Half the reason is what i said earlier, the other is surface tension related to water. Nessism wrote: Bottom line is that short cuts are long cuts when it comes to carbs. Doing the job right the first time saves time in the end. Index of Forums Recent Topics Search. Welcome, Guest. Username: Password: Remember me. Forgot your password? Forgot your username?
Create an account. Last month my carbs on my '81 kz E four cyl started overflowing and I'd come back to my bike, lift it off the kick stand and when it straightened up it would dump fuel out of the airbox on the ground. I narrowed it down to the carb closest to the choke and decided to order 4 new float needles. Those should be here tomorrow, fingers crossed. In the meantime I've been reading about making a carb balancer and I made the version with bottles to avoid sucking oil back into the engine.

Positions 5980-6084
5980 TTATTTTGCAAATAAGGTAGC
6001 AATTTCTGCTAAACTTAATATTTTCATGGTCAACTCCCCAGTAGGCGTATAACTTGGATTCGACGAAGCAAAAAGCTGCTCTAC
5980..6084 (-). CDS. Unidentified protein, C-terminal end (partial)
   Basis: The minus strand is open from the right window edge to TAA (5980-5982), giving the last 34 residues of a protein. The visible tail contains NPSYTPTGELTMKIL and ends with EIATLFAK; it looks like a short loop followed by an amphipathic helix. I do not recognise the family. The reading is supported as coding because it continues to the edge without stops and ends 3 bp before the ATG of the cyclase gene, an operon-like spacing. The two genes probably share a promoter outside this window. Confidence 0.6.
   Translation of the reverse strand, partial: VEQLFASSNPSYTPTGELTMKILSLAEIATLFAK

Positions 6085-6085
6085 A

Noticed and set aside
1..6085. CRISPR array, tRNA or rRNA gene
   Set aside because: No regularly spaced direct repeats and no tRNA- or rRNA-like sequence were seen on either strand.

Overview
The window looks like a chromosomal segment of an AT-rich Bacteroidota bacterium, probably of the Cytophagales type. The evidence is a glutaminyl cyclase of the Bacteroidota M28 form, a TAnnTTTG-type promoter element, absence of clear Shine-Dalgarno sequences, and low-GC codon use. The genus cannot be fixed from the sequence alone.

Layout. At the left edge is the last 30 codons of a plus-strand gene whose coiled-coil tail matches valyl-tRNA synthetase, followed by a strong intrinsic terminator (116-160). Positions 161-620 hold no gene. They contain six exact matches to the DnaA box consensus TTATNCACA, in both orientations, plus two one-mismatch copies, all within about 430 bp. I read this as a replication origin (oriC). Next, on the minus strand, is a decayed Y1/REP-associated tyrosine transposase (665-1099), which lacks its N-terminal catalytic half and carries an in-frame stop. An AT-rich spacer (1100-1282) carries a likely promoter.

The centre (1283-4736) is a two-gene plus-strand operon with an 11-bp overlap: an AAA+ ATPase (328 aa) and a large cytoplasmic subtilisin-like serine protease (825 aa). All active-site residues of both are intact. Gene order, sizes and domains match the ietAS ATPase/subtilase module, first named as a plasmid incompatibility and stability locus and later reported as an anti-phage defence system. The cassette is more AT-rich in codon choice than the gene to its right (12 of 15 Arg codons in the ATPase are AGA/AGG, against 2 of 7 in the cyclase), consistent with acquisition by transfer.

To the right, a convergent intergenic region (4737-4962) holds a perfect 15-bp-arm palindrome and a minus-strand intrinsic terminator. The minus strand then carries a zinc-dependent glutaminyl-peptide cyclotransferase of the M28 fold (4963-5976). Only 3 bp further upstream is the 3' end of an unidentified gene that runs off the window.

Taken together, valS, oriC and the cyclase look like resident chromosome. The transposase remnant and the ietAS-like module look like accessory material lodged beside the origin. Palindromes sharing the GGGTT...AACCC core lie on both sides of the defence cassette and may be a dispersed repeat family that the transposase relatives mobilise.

I know on some carbs the intakes have a screw to tap into, but mine is rubber, so where do i stick these 4 vacuum lines to on my carbs and get the correct readings?
You should replace the seats with the needles. The carb holders should also have nipples to hook the vacuum lines to. Do you have a manual? Z1b Z1b Opinions expressed by me do not reflect those of the the staff or members kzrider. The following user s said Thank You: One1. Each of your carburetors CV34 has a vacuum nipple, usually 2 goes to the petcock at the gas tank and 1, 3, 4 are plugged up.
I would also do a clear test tube test to see if the floats are within specs also. I have a Kawasaki KZ Ltd. I bought new. I recently managed to get it out of my garage after 28 years and put it on the road again I feel like a kid all over again.